“I’ve got to try to keep my family together,” he said in a maddeningly noble (he thought), self-pitying (I thought) declaration 30 days later. I should have known—everyone had warned me—but there I was on the other end of the line, as baffled as a child denied a long-promised treat. I can still hear my voice, thin and quavering and uncomprehending: “But you said you were in love with me.” I got a letter from him a few days later with the postscript “I’ll love you until I die.”
“Yeah, yeah,” said my friends.
On a blind date two years later with the man who would become my husband, I was so anxiety riven and caught up in the conversation that I left my plate of pasta virtually untouched (he still teases me about it). I had a cold on our second date, and just before we said good-night, Michael carefully fastened the top button of my coat. Thinking about him a few days after our third date, I missed my bus stop.
Michael and I married around the same time Stephen and his wife divorced (so I learned through the grapevine, the same way I learned, a few years later, of his remarriage), and in due course we had two children. We acquired couple-friends, private jokes, real estate, a King Charles spaniel, pet names and petty grievances. When I arrive first at a restaurant or movie theater and watch Michael come into view, I can feel my mouth spread into a goofy grin. There he is, familiar and unutterably dear. He belongs to me, I think. I belong to him.
But on the floor-to-ceiling bookshelves that run the length of our fronthall, where my complete works of Jane Austen, Elinor Lipman, Nora Ephron and Calvin Trillin stand alongside Michael’s collections of Tracy Kidder, Lee Child and Robert Caro, there are also novels by Julian Barnes, Malcolm Bradbury and Lee Smith, all gifts from Stephen, all inscribed by him. My face still flushes when I read the messages.
The affair hangs on like a dominant seventh chord, haunting and not quite resolved. I have a life that I love and, truly, no regrets. I should move on. I have. And yet. When I nag my husband about his diet, when I’m after my children about their unmade beds, I imagine Stephen overhearing and thinking, Yup, I dodged a bullet there.
Last year, the weekend we took our son to college for the first time, I got an e‑mail with the subject line “Remember me? Your little San Francisco friend.” I read it off my cell phone, hands shaking, as I stood in line at the university bookstore waiting to pay for the desk lamp and fitted sheets my son had forgotten to pack. The moment I’d been dreading for 18 years—my little boy is leaving home—was colliding with the moment I’d been fantasizing about for nearly three decades. “I’ll be in New York in early October,” the message said. “Can I see you?”
Then and there, I began planning my wardrobe (skinny jeans, long-sleeved Petit Bateau cotton crewneck), my deportment (a hug is OK, but nothing lingering) and my pronouns (use weas often as possible).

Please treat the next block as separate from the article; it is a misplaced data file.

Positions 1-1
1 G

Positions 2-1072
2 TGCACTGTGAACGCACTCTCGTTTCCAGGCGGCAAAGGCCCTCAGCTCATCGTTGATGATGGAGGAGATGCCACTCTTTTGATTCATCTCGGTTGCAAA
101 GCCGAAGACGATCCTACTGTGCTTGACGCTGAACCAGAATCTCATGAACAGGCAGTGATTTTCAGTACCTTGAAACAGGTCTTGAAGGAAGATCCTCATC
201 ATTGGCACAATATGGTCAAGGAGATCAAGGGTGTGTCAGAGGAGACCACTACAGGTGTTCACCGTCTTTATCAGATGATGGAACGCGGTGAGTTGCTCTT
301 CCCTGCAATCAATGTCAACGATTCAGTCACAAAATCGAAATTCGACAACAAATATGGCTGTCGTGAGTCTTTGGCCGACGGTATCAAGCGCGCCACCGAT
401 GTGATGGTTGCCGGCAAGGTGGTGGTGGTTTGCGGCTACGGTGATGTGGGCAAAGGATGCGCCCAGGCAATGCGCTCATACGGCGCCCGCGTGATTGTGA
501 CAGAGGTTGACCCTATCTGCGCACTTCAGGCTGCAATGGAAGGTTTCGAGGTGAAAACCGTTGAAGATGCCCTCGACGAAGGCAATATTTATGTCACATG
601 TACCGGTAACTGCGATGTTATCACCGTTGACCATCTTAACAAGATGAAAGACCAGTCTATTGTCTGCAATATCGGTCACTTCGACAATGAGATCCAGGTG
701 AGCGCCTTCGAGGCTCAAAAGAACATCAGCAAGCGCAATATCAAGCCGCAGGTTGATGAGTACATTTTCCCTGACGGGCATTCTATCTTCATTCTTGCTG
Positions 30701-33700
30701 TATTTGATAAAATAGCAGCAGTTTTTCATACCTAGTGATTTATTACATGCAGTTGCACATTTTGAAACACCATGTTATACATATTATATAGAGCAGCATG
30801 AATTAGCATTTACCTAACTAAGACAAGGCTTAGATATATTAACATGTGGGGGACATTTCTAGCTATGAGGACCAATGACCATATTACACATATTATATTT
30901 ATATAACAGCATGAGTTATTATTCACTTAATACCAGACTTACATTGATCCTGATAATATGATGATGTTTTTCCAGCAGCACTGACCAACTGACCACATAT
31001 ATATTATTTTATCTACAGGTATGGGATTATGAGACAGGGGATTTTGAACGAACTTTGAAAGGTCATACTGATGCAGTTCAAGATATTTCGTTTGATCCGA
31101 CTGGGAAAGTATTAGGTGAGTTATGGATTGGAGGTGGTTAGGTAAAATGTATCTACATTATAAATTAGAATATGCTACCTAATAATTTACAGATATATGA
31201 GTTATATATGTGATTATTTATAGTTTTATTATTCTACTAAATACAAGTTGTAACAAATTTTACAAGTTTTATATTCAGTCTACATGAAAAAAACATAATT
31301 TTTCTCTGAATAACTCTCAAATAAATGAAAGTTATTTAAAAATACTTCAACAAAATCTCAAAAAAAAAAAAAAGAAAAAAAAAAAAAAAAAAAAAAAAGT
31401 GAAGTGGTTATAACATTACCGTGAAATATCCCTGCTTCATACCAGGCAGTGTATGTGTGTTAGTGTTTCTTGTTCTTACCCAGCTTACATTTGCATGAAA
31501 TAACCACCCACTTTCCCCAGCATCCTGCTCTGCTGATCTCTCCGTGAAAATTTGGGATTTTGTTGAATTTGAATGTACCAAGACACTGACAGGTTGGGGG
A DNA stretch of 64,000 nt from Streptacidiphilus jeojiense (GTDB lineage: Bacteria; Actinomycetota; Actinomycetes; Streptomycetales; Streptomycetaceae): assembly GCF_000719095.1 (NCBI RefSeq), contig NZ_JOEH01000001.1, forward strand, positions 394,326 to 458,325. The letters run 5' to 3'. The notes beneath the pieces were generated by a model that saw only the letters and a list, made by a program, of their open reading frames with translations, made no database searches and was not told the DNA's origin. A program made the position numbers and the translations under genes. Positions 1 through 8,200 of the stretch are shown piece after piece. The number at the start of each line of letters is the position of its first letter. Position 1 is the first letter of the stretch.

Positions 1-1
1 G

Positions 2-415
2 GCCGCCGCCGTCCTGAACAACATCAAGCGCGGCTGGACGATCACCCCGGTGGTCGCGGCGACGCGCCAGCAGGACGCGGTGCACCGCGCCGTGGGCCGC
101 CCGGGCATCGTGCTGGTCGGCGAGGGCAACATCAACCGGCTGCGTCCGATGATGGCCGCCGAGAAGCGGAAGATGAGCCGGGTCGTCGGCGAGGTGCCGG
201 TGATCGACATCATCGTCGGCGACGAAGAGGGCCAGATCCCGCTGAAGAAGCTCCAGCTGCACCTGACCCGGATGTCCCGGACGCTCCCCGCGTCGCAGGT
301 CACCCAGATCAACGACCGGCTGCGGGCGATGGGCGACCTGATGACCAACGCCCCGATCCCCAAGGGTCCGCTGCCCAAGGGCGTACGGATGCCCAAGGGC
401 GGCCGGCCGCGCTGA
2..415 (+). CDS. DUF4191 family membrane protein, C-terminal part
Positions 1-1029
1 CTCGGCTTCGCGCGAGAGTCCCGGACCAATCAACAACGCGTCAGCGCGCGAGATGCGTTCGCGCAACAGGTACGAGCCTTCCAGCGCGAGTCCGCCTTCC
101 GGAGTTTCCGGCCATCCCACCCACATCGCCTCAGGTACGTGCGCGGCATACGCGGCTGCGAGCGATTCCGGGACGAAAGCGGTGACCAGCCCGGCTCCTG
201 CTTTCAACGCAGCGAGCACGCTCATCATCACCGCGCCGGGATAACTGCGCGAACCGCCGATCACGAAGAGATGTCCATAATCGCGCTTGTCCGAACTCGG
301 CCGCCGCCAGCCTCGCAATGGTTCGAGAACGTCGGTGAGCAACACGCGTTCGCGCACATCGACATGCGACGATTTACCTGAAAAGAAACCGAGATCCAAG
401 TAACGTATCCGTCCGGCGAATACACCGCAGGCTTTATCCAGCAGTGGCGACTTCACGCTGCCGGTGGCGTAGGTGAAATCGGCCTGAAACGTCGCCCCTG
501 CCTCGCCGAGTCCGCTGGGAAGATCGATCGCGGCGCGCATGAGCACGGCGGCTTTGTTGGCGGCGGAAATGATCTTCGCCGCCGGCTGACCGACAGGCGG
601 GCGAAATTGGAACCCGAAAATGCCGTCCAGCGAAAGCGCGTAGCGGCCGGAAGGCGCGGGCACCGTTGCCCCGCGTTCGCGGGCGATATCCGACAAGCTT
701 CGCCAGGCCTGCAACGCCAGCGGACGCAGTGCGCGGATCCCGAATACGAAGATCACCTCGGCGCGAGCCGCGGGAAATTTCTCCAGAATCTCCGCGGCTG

Stephen was waiting for me outside a café on the Upper East Side. We awkwardly embraced, and I gauged my reaction to him—wary, curious, and yes, my heart was thumping a bit—as though calibrating a terrorism-alert threat level. Over cappuccino (mine virtually untouched), I covered my nervousness by asking about his work, about his now-adult children. He asked if my husband knew about our meeting. (Of course he did.) Didn’t his wife? (“She asked me if it was something I really wanted to do. And I said it was.”) Perhaps he’d like to meet my husband? (“I don’t think I could bear it.”)
I told him I was still an obsessive swimmer and had taken up cooking and gardening with a vengeance, all things I’d written about in various publications.
“Yes, I know,” he said.
“I’ve been following your work for years. I’ll start to read something, and honestly, I can tell it’s you without looking at the name.”
We had never been very good at sitting across a table from each other. Stephen had barely gotten to the bottom of his coffee cup when I suggested we adjourn to Central Park, where we wandered and talked for the next three hours. I learned that he had been in New York several times over the years but hadn’t gotten in touch. He’d done so this time, he said, because “I didn’t want to not see you again.”
Before leaving me in the late afternoon (to meet his wife’s brother for dinner), he spelled out his preferred terms of engagement: OK to the occasional e-mail, but please, no phone calls, “because we know where that has led.” I considered retorting, “Oh, where was that?” But for one of the few times in my life, I shut up. I returned home in the euphoric state so familiar to me from my love-affair days.
I have a long-married friend who sees her college boyfriend for lunch once or twice a year. She has no residual sexual or romantic feelings for him, but she hears his voice and instantly remembers what it felt like to be 18.
Well, I don’t want to remember being in my twenties, hopelessly in love with a married man. I want what I got on that unseasonably warm autumn day: validation that I had mattered to the married man. But it turns out I wanted much more. I wanted to know that I still matter.
And of course now he’ll read this and know that he still matters to me.
JOANNE KAUFMAN writes often for the New York Times and the Wall Street Journal.
Originally published in the November 2011 issue of More.